– Patient Zero was not asymptomatic after all.
– German authors’ timeline of Patient Zero’s illness does not add up.
– Timelines of both patients raise troubling inconsistencies.
Germany’s COVID-19 Patient Zero and Patient One had their respective stories examined recently. A closer look at their timelines revealed inconsistencies in the official story of Germany’s alleged first COVID-19 cluster.
According to the timeline of Patient Zero’s illness provided by a group of German doctors and scientists, the Chinese businesswoman first began feeling unwell on the evening of her first day in Germany, after meetings with German colleagues. She took paracetamol allegedly just this one time. The next day she experienced minor symptoms, but no further medication was taken.
The timeline of Patient One’s illness was provided by Patient One himself in an interview. After testing positive for SARS-CoV-2, he was kept in quarantine for 18 days. According to the timeline, Patient Zero felt cold on the evening of her return flight, but was symptom-free otherwise. However, the original paper claimed she fell ill during the flight.
The woman’s symptoms supposedly only began on the evening of her return, with a 38°C (100.4°F) temperature. Despite this, she was busy all day and even went to the hospital for her sick father. On Friday evening she recorded a higher temperature, prompting her to visit a doctor on Saturday. This somehow resulted in her hospitalisation on that day.
Meanwhile, back in Germany, Patient One began feeling unwell with a scratchy throat and later a cough precisely on Friday and developed a 39°C (102.2°F) fever during the night. He took paracetamol and felt better by Sunday.
The Chinese Patient Zero allegedly developed a productive cough on Sunday, three days after the German Patient One. As of February 5th, when the German group spoke with her, she was reportedly still hospitalised.
The identity of Patient Zero is entirely unknown, raising questions about who infected whom, or if their illnesses were even related at all. All we know is that they both tested positive for SARS-CoV-2.
It is unclear what happened to Patient Zero’s symptoms on the return flight, and how the authors knew about them without having spoken to her at the time of the paper’s publication. Furthermore, the timeline of her illness does not add up.
These inconsistencies call into question the entire official story of Germany’s alleged first COVID-19 cluster.
I recently looked at the stories of Germany’s COVID-19 Patient Zero – the supposedly asymptomatic Chinese woman who was reported to have infected a German colleague while on a business trip to Germany, but who was not in fact asymptomatic – and Patient One, the German businessman whom she reportedly infected and who after a very brief and unremarkable illness felt in “top form”. But a closer look at the timelines of the respective illnesses of Patients Zero and One reveals troubling inconsistencies, which call into question the entire official story of Germany’s alleged first COVID-19 cluster.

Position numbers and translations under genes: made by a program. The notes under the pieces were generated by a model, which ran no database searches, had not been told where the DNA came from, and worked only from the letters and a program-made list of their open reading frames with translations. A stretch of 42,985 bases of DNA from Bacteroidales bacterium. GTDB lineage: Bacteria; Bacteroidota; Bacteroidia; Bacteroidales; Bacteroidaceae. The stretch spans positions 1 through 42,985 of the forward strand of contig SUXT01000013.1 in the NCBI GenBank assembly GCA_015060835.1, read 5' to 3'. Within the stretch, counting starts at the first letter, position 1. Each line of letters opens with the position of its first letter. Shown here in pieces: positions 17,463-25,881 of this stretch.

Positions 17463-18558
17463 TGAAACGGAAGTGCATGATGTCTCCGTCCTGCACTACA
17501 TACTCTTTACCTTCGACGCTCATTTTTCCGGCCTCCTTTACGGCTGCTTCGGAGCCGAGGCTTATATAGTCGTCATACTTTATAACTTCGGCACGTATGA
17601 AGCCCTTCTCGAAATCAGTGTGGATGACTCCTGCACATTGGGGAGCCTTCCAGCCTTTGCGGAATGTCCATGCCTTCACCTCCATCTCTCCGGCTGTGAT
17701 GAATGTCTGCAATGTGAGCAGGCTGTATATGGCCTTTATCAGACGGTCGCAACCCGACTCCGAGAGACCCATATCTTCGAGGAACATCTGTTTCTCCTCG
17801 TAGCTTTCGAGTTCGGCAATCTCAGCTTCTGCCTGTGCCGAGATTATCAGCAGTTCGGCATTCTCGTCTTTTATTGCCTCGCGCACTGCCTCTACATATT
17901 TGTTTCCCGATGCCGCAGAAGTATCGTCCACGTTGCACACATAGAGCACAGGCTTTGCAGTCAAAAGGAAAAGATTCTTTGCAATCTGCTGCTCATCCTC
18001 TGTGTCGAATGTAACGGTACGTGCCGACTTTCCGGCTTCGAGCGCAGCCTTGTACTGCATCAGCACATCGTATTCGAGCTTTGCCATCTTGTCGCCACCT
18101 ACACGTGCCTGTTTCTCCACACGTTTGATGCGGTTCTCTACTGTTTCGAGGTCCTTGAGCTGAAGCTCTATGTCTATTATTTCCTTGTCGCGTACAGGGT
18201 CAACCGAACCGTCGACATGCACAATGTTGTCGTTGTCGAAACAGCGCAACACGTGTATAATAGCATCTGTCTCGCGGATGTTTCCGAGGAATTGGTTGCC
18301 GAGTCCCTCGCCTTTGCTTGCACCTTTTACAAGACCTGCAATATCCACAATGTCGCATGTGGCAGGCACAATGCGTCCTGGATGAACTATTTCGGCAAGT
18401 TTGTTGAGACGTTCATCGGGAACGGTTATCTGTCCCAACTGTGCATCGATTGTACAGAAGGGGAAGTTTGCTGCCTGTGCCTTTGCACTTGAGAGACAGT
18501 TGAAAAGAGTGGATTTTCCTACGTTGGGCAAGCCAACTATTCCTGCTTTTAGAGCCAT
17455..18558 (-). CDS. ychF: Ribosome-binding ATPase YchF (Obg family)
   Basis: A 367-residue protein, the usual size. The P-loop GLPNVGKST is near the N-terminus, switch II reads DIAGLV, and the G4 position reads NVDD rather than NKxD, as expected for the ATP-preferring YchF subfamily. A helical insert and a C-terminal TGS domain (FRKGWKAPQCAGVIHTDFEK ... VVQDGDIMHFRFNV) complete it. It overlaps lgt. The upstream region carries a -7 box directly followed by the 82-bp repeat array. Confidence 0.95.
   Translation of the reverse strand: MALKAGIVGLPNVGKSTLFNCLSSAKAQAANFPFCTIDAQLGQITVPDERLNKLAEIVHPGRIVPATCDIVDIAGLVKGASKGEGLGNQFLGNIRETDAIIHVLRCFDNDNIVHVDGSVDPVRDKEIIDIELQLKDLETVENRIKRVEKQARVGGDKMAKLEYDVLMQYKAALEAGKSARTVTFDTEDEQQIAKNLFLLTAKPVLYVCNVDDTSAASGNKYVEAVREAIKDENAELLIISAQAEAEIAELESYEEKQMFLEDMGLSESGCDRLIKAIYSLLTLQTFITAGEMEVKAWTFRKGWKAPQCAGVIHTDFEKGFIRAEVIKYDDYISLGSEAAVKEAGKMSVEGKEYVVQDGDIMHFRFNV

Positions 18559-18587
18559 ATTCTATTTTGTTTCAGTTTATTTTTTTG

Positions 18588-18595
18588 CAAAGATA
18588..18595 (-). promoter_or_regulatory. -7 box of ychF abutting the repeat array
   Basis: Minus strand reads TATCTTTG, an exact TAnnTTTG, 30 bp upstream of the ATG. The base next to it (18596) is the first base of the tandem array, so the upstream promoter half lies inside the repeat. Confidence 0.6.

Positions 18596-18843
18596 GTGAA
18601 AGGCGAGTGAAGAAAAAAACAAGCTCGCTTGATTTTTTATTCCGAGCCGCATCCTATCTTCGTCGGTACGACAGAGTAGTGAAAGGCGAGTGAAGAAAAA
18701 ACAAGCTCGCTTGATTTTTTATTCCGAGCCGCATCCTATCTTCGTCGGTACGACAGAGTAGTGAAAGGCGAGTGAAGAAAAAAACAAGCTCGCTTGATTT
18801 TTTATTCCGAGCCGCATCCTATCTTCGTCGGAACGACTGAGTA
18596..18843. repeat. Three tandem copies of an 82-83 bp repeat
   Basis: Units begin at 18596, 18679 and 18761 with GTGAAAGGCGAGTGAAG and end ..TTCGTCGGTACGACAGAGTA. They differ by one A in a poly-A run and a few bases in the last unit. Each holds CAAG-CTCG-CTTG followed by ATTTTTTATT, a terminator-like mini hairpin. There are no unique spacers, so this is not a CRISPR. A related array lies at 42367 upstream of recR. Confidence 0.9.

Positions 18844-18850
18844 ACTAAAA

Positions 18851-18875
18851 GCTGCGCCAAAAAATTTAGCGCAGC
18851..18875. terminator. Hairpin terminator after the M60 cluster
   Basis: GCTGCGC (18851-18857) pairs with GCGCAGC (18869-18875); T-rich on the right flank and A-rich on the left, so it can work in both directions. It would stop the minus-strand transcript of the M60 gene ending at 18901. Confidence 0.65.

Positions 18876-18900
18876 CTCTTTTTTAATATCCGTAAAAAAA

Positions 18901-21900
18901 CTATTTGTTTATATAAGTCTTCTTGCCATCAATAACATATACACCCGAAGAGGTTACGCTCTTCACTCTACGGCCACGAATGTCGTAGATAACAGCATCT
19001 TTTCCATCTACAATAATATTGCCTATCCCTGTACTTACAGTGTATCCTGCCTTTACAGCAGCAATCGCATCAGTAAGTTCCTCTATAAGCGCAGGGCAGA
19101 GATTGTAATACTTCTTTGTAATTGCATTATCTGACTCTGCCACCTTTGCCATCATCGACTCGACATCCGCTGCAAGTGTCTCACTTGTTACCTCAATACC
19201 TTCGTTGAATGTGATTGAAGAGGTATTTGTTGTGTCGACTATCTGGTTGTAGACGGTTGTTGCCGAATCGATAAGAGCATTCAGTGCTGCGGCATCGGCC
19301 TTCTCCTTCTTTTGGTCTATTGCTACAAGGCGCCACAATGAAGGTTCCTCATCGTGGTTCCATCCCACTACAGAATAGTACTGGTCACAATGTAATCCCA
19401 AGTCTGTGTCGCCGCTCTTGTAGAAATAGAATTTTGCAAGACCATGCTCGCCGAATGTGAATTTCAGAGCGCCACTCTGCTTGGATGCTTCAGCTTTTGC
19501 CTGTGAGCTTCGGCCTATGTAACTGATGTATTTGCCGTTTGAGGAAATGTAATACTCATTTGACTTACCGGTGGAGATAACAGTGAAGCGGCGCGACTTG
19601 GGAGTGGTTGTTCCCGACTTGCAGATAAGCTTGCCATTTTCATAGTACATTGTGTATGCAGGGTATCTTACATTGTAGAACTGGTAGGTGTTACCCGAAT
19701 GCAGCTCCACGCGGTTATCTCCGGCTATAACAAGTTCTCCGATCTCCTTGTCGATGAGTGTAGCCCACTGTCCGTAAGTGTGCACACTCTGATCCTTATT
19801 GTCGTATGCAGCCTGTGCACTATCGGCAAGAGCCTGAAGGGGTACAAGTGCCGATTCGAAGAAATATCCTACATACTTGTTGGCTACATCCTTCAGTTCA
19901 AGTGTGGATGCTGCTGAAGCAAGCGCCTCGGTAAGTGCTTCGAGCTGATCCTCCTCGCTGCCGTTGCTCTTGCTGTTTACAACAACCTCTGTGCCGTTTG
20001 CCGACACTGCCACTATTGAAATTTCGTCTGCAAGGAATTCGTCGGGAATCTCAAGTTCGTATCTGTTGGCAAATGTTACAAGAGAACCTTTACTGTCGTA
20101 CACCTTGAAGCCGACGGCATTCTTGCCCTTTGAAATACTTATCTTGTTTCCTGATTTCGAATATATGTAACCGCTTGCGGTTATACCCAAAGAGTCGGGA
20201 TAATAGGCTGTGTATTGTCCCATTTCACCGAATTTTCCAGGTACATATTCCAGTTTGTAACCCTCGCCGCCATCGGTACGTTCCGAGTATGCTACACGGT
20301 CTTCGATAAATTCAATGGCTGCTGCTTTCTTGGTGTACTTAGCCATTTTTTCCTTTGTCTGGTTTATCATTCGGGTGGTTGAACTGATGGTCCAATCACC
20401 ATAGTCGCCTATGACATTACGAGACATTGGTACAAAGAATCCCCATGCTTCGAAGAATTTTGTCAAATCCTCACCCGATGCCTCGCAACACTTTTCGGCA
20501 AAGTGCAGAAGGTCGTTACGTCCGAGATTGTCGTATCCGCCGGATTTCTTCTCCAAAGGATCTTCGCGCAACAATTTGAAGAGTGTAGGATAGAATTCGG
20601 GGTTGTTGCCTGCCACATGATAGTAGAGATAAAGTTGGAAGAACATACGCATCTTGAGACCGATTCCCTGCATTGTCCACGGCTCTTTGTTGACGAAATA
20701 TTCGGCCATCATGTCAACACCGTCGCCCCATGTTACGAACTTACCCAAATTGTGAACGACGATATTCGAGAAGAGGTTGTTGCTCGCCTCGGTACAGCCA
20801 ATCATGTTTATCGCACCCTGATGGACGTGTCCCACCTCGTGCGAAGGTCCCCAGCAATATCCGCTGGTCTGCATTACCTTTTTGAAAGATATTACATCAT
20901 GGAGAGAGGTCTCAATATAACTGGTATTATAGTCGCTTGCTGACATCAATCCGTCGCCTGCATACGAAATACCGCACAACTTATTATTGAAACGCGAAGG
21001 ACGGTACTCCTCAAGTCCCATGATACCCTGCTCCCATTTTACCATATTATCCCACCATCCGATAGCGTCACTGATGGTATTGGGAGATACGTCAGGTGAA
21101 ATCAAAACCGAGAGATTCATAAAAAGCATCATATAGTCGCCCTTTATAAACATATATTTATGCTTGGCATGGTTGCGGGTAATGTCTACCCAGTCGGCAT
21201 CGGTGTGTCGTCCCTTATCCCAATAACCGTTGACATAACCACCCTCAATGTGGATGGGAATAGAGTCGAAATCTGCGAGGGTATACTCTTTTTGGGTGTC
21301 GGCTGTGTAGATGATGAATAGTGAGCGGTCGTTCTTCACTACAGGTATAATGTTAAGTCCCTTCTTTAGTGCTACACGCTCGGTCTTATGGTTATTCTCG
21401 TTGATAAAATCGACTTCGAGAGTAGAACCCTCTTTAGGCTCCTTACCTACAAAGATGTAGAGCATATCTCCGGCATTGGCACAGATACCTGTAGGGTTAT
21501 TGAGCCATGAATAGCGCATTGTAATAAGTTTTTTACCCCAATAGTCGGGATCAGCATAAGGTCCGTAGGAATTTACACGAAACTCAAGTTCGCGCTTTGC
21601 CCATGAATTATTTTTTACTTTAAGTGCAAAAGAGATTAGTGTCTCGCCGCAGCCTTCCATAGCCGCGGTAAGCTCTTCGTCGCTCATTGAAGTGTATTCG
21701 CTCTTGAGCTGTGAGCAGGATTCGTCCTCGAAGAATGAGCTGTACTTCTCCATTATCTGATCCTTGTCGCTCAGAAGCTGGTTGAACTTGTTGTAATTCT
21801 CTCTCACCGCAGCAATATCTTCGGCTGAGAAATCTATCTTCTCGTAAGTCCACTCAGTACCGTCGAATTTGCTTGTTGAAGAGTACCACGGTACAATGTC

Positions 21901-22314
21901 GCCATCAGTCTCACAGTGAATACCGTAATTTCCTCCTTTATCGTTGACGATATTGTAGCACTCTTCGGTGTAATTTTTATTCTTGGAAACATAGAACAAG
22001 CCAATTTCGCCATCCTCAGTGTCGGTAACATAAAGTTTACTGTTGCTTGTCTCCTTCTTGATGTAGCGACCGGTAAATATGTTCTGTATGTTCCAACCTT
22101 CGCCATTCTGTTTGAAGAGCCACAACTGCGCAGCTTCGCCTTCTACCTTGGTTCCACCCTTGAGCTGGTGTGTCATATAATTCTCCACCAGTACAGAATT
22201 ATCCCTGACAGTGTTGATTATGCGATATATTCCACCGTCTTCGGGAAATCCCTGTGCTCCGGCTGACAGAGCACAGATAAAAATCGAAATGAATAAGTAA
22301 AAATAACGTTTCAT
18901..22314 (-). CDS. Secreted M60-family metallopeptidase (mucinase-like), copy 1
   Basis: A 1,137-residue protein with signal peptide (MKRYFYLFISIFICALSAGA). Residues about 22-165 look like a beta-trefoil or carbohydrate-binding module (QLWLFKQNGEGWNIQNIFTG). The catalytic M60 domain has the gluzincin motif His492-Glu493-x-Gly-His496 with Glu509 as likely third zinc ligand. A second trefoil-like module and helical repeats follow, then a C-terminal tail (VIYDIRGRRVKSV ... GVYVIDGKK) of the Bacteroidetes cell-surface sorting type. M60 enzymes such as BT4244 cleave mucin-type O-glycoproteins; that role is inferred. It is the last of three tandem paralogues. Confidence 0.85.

The official timeline of Patient Zero’s illness comes from a supplementary appendix which was added to the original January 2020 report in the New England Journal of Medicine (NEJM) on a case of “asymptomatic transmission” in Germany. The report was submitted to the NEJM by a group of German doctors and scientists. The lead author is Claudia Rothe of the Munich University (LMU) Hospital. The co-authors include the German virologist Christian Drosten, whose famous PCR protocol would go on to detect billions of cases of ‘asymptomatic Covid’ in the years ahead.
The addition of the appendix was the authors’ only response to the revelation in Science magazine that Patient Zero had not in fact been asymptomatic after all and had taken medicine. The authors admitted to not having spoken to Patient Zero, but finally did so after the publication of the Science article for the purpose of compiling the timeline.
The timeline of Patient One’s illness was provided by Patient One himself in an interview he accorded to the Bavarian public radio Bayern1 shortly after being released from quarantine. After testing positive for SARS-CoV-2, he was kept in isolation for 18 days under conditions he described as “more-or-less imprisonment” despite the fact that he was no longer sick.
According to the Rothe et al. timeline of Patient Zero’s illness, the Chinese businesswoman first began feeling unwell on the evening of Monday January 20th, her first day in Germany, after having already had meetings with German colleagues earlier in the day. It was on that evening that she took paracetamol, allegedly “as a preventive measure” and allegedly just this one time.
As noted in both the original NEJM paper and his own interview, Patient One was one of the German colleagues who met with Patient Zero on that day. But, as noted in the NEJM paper, he also met with her on the following day, Tuesday January 21st. According to the Rothe et al. timeline, Patient Zero also experienced minor symptoms on that Tuesday (muscle pain and tiredness, the latter also possibly due to jetlag), but she allegedly did not take any further medication to deal with them.